Interior designer imprints her own color palette on Devon Colonial
The mustard walls had to go. In their place are neutral tones accented by bright colors such as teal, turquoise, orange, and persimmon.
Though interior designer Larina Kase has a fondness for bold color, she hated the mustard walls in the house she and her husband, John Kosteva, purchased more than three years ago.
Ugly paint aside, the two-story Colonial in Devon had much of what the couple was looking for.
Its location was convenient for John, a physician at Abramson Cancer Center at Penn Medicine Valley Forge, and close to Larina's clients, many of whom live on the Main Line. And the Tredyffrin-Easttown School District had a good reputation — a plus for the couple's three young sons.
The home, built in 2003, had five bedrooms and three baths on the second floor — plenty of room for visiting grandparents. The finished basement had a full bath, a play area for the boys, and space for a man cave and workout room for John, a marathon runner.
The open flow of rooms on the first floor meant Larina could keep an eye on the boys, and the half-acre lot provided space for outdoor activities.
The mustard, though, had to go. "It made everything dark," Larina says.
She painted the center hall, stairwell, and most of the downstairs living areas in neutral shades. Upstairs, maroon walls in the master bedroom were repainted a "more restful" fawn.
Then Larina took out her color palette.
In the dining room, she painted the walls above the white wainscoting a pale teal to go with upholstered chairs that are a deeper teal. Emerald-green glass vases on the ash table complete the dramatic tone-on-tone effect. A fanciful light fixture of entwined circles came from Ballard Designs in King of Prussia. Teal drapes are trimmed with chartreuse to pick up the colors in a landscape painted by Larina's grandmother.
Blues and greens are repeated in a more abstract landscape over the fireplace in the family room. For Larina, a painting by California artist Janet Bludau evokes memories of the sea and of the Grand Canyon, where she and John became engaged. They married in 2007.
The family room is furnished with "greige" sofas, a child-sized table with turquoise chairs, a turquoise toy bin, and an oak coffee table with turquoise legs.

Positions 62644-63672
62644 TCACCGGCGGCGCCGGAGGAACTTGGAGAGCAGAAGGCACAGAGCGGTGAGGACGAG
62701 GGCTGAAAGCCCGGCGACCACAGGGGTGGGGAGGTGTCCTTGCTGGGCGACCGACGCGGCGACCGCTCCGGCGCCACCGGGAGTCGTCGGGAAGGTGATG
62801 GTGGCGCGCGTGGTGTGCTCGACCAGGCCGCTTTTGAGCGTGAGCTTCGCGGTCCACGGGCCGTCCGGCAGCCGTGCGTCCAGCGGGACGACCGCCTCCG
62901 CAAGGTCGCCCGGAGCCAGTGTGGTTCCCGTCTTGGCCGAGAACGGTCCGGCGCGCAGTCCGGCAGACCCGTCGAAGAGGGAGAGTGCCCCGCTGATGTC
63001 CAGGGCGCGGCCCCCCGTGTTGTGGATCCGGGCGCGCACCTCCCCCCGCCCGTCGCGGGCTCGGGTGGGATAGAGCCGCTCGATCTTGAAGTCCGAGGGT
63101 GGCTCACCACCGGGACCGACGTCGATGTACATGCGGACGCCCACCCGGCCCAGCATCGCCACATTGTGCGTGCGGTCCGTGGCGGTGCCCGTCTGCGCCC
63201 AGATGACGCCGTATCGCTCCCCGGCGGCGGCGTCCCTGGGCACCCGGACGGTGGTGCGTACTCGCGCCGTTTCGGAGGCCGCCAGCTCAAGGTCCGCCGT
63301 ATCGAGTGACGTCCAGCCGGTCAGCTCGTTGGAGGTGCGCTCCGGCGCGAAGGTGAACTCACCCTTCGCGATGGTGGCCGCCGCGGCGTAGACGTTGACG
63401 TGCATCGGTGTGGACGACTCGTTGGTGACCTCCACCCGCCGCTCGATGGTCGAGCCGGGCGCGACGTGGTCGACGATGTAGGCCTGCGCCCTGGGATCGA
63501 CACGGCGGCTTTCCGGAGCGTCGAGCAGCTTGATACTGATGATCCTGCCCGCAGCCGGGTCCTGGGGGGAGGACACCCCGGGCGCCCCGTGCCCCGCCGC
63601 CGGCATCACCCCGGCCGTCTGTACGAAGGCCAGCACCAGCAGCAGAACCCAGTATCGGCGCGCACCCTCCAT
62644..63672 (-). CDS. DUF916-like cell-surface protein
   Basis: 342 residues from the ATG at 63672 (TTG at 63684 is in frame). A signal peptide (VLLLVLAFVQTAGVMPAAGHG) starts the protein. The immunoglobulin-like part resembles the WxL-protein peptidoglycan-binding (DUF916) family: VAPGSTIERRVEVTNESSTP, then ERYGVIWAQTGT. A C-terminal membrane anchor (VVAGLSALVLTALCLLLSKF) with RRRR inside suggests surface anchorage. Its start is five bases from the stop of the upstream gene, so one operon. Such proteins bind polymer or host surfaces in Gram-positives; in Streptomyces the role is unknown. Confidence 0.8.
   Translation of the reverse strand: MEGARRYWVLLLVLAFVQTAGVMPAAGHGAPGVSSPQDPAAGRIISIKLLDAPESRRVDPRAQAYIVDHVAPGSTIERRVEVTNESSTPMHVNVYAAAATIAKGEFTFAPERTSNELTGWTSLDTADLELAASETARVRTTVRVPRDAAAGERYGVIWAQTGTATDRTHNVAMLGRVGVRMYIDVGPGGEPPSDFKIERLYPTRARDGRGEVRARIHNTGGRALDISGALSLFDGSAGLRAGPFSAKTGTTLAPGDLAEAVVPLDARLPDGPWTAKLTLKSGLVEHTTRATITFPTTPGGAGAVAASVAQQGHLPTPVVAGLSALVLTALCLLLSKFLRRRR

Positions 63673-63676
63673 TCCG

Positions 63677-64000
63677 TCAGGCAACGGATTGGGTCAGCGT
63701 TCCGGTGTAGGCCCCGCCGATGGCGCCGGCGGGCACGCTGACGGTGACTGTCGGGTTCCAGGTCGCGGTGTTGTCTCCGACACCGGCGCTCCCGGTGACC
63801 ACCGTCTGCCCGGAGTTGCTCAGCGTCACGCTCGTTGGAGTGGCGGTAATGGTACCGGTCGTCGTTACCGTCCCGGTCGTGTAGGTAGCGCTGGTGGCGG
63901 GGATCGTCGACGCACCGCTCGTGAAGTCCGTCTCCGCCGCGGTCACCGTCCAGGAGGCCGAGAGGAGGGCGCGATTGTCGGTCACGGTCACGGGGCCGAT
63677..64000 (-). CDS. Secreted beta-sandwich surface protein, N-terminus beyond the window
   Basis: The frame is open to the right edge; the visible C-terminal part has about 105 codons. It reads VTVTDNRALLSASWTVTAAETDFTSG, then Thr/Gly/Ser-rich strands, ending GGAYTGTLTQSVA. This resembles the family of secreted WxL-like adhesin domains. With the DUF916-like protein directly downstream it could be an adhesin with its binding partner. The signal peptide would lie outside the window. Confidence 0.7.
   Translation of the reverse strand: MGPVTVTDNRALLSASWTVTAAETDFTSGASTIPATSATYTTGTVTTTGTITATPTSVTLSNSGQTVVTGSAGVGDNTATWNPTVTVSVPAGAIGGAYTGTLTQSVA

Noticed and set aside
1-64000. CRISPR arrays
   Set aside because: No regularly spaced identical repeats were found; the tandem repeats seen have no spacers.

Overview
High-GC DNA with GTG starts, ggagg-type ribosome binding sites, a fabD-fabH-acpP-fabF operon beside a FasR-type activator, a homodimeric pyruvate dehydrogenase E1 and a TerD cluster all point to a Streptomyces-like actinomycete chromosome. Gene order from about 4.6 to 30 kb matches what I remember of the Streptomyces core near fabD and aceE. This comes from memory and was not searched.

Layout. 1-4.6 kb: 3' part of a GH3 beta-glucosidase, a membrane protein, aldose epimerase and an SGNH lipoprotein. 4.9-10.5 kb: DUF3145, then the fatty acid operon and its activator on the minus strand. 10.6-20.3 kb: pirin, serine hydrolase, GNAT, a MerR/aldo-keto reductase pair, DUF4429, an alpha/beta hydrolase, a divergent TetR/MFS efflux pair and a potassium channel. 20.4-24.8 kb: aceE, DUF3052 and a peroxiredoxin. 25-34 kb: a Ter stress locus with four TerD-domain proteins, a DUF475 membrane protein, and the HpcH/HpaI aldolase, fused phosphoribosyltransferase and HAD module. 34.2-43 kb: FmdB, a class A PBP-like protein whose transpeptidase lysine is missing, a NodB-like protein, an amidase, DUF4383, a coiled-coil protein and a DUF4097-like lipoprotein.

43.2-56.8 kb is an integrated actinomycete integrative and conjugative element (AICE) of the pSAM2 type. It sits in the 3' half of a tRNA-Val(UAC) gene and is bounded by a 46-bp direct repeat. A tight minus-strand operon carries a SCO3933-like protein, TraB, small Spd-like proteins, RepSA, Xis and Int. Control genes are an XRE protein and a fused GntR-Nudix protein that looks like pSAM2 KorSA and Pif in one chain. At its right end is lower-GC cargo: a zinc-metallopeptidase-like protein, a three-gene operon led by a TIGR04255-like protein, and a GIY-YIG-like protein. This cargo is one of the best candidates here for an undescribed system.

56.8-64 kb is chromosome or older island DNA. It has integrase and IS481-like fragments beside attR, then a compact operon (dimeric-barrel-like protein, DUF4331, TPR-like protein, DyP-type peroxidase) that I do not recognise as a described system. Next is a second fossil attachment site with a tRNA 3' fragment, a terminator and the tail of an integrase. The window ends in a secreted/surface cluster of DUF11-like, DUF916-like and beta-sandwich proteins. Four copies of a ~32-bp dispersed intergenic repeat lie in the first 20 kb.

"I love turquoise and any shade of blue," Larina says.
The coffee table, which she designed, and a rough-hewn table in the breakfast room were crafted by Lancaster artisans.
Persimmon chairs in the breakfast room complement a colorful wall of framed art by her sons, now 5, 7, and 8. With the children in mind, Larina says, she wants the décor to be practical and "playful."
The youngsters' artistic talent could be inherited. Works by their great-grandmother, grandmother, and mother are displayed in the house and include Larina's painting of a nude dancer and portrait of an exotic woman with a leopard inspired by a summer in Costa Rica. Larina's abstract sculptures are displayed on shelving in the living room along with ceramics gifted by her father, an art and antiques dealer.
When Larina needed something large to hang over the blue couch in the living room, she and her father stretched blue, orange and white patterned fabric over canvas and mounted it on the wall. The fabrics for the canvas and for the pillows on the couch came from Galbraith & Paul in Manayunk.
An orange throw drapes a white chair nearby. A gray wool area rug covers the oak flooring.
Larina decorated walls in her first-floor office with origami-like yellow, orange, and blue paper cutouts.
Most windows in the house are hung with basket weave semi-sheer curtains, which can be pulled back to reveal treetop vistas.
To update the kitchen, Larina painted the original wood-stained cabinets white. Possible future projects include exchanging the dark granite countertops for white marble and installing a Spanish tile backsplash.
Recently, she hung bright green-and-white patterned wallpaper in one of the two powder rooms.
While she gladly designs rooms with traditional furnishings for her clients, "I can experiment more in my own home," she says.
After they bought the house, John and Larina replaced the original stucco exterior with gray fiber cement siding and added dark gray shutters. Larina preserved her reputation as a color enthusiast by painting the front door bright orange.